One thing I’ve learned over the past 10 years is people expect to get what they see. What I see is that the internet tends to perpetuate stereotypes.I watched a movie called ‘The Social Dilemma’ all about how our relationship with technology has changed the way we think and behave. By designing algorithms that are able to predict our behaviours better than we can. Making suggestions that change the way we think and act. It is true about everything on the internet including the Pretzel myth.
The Pretzel myth is a lie that says a Thai massage twists you into a pretzel with the possibility the knot might never come undone. People see pictures and they click on them. Click. Hover. Read. Buy. The people who click see themselves. All of this leads to the alienation of people who could use Thai massage the most. The gentleman with fibromyalgia. The elderly lady who needs human touch and the release from anxiety. The non-binary amputee. The child or adult with autism. We have to remember that the images you see on the internet are posed models with makeup artists and professional photographers. These are demonstrations where the models match in height. The models are flexible, beautiful, fit and young, able bodied. Now, do you think that is the majority of Thai massage recipients? Of course not. The people need Thai massage even if you are sick, frail, have body issues, have the blues. There is no reason to judge in Thai massage. Anyone is invited to my mat.
Yet there is a persistent myth that keeps getting perpetuated in the echo chamber of the algorithm...
Perpetuating the myth is not advantageous for either the practitioner or receiver. Images of “baby cobra” “twisting wing” “ultimate water pump” for example. People may approach the massage with zeal and vigour, expecting to be twisted like a pretzel. If the practitioner doesn’t take the time to explain how the massage will proceed, the client may be disappointed. If the practitioner only does what the above client expects, she may become detached from her work or injured from over working. For every pretzel person there is a perfectly good bagel with the works that is lost.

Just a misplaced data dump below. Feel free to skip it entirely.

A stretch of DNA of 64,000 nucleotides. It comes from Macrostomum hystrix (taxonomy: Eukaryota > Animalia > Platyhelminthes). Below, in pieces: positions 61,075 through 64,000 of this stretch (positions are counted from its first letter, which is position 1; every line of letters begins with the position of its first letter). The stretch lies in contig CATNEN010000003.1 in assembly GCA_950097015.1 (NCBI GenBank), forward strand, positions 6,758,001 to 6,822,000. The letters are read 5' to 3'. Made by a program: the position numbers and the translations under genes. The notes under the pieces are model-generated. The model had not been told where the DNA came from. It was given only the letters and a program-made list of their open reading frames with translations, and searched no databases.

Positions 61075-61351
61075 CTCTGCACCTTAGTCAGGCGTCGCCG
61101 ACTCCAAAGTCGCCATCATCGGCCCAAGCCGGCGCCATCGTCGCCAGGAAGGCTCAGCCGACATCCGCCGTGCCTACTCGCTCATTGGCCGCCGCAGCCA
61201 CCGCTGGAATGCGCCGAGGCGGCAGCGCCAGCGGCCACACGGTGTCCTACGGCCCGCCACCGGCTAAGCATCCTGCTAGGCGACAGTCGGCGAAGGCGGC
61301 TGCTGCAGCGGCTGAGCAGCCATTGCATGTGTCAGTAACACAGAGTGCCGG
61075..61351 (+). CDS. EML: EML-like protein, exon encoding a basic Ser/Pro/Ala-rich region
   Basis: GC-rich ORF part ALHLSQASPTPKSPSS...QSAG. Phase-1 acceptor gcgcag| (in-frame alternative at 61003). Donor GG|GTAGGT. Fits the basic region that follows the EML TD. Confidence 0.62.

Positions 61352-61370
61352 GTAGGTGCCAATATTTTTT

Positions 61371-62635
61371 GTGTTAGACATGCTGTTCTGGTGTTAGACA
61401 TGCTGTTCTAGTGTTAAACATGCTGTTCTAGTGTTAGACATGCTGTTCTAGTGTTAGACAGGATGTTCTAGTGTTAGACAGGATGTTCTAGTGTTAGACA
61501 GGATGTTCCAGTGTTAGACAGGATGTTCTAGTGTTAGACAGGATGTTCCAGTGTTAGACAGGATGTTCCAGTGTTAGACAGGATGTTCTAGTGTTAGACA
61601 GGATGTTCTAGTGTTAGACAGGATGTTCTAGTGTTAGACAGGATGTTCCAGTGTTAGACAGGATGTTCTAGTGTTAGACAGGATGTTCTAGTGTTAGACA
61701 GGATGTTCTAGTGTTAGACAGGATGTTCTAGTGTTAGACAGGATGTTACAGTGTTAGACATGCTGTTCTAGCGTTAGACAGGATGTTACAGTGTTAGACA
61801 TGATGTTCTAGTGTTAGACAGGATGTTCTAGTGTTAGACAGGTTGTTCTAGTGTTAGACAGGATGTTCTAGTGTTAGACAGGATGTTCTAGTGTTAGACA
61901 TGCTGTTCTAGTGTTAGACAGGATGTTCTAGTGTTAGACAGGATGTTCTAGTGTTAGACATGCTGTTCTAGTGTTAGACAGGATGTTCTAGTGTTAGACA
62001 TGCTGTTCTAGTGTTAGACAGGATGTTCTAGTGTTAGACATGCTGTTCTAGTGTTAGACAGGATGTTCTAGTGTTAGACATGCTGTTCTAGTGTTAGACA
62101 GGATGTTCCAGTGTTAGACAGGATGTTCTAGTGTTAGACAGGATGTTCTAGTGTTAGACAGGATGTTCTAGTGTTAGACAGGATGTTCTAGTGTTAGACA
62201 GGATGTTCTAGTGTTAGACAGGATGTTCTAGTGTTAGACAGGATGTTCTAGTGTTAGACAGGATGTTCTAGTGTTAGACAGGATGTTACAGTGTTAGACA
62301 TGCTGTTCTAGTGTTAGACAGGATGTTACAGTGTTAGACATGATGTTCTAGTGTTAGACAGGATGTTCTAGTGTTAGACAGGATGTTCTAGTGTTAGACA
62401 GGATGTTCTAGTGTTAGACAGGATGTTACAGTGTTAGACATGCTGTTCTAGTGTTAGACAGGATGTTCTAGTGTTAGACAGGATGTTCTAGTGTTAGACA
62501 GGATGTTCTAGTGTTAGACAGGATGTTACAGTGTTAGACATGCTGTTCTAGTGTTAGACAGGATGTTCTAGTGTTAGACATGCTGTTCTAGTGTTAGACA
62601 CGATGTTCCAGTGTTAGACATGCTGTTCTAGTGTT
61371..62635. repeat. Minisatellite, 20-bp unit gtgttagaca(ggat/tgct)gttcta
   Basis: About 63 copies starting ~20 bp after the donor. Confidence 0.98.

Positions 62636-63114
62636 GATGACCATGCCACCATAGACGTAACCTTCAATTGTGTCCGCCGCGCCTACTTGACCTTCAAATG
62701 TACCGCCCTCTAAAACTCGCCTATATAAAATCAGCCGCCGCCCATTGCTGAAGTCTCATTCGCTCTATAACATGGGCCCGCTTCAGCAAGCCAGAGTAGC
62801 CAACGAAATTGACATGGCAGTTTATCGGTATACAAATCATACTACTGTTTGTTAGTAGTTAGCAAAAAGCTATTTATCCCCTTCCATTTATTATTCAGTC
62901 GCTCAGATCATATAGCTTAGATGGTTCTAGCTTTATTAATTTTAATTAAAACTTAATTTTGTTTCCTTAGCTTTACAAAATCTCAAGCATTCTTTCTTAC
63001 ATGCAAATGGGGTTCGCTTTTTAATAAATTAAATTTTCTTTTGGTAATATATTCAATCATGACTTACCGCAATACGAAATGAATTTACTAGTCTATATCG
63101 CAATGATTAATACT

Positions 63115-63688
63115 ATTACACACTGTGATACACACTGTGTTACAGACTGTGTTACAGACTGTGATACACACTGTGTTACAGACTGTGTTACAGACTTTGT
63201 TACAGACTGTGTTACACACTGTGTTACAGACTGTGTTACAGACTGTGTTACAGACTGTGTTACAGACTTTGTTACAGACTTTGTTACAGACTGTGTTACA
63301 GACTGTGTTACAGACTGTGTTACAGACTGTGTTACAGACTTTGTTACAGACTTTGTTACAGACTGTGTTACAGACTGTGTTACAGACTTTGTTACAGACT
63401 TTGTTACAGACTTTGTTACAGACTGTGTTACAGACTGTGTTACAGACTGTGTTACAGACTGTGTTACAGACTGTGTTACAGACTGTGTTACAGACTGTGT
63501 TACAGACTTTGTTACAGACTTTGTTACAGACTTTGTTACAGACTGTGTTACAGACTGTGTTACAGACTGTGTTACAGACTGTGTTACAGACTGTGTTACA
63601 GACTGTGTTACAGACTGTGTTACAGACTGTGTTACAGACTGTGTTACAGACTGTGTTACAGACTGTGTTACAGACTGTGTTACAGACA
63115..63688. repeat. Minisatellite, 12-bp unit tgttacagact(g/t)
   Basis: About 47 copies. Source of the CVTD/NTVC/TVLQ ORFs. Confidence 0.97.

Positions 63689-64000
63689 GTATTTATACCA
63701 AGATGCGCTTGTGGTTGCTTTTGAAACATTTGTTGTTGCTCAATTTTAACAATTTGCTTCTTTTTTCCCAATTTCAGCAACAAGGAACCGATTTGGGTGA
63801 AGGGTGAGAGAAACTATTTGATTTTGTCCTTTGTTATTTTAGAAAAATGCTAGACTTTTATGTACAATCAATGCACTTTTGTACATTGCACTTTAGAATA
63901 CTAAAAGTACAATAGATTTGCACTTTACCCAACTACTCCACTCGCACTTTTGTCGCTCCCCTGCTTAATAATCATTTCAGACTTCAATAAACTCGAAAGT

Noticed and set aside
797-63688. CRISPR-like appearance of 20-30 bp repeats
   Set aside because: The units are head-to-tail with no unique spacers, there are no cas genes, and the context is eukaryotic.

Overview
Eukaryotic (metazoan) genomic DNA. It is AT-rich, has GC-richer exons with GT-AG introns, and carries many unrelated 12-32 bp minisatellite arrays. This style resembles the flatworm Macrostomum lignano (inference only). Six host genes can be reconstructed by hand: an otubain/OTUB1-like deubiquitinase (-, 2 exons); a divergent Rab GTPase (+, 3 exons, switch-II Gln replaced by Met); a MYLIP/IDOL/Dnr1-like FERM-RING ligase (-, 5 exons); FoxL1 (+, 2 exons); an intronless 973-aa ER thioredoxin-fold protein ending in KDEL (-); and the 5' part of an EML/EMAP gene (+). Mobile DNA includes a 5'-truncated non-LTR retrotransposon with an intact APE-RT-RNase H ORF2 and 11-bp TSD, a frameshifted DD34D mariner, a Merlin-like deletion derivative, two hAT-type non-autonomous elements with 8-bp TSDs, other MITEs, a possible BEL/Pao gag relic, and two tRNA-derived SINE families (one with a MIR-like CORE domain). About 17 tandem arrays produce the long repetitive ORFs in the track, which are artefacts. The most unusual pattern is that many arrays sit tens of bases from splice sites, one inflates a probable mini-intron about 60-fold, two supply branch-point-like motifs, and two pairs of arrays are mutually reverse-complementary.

Most Thai massages consist of gentle, medium and firm sen work. Rocking back and forth with palming, thumbing, and rolling the forearm. It can be as gentle or strong as you want it to be. Understanding your dosha can have a profound effect on how you experience your massage as well, but the important thing is that nobody receives the exact same massage. It is tailored to each person through good verbal and non-verbal communication. Sometimes a certain stretch is all that’s needed for moving sen line energy, and sometimes not. The poses you see are used only as indicated. In other words, if a practitioner feels a certain stretch or compression is necessary for the sen they are working they will do it. In cases where a stretch or compression could be harmful or unsafe in any way they will definitely avoid it!
It may not be every day that we see relaxing images of Thai massage on the internet, they tend to look painful, awkward, or downright impossible for you. That’s because the pictures used on the internet are there to highlight the uniqueness of Thai massage. As they pointed out in the movie “The Social Dilemma” I am guilty of perpetuating the myth even though I see what is happening and I consider it bad for our image as practitioners. I do it anyway, to grab attention.
So the Pretzl myth has been untangled. There’s no need for ‘not for me’ the next time you see an article for thai massage and you see exotic, dynamic stretches. Try to remember those are only meant to impress, and don’t address what thai massage is really about, Service to the sick. And I vow to better in my own marketing using less of the impossible postures and more different ages, body types and even moods in my promotions.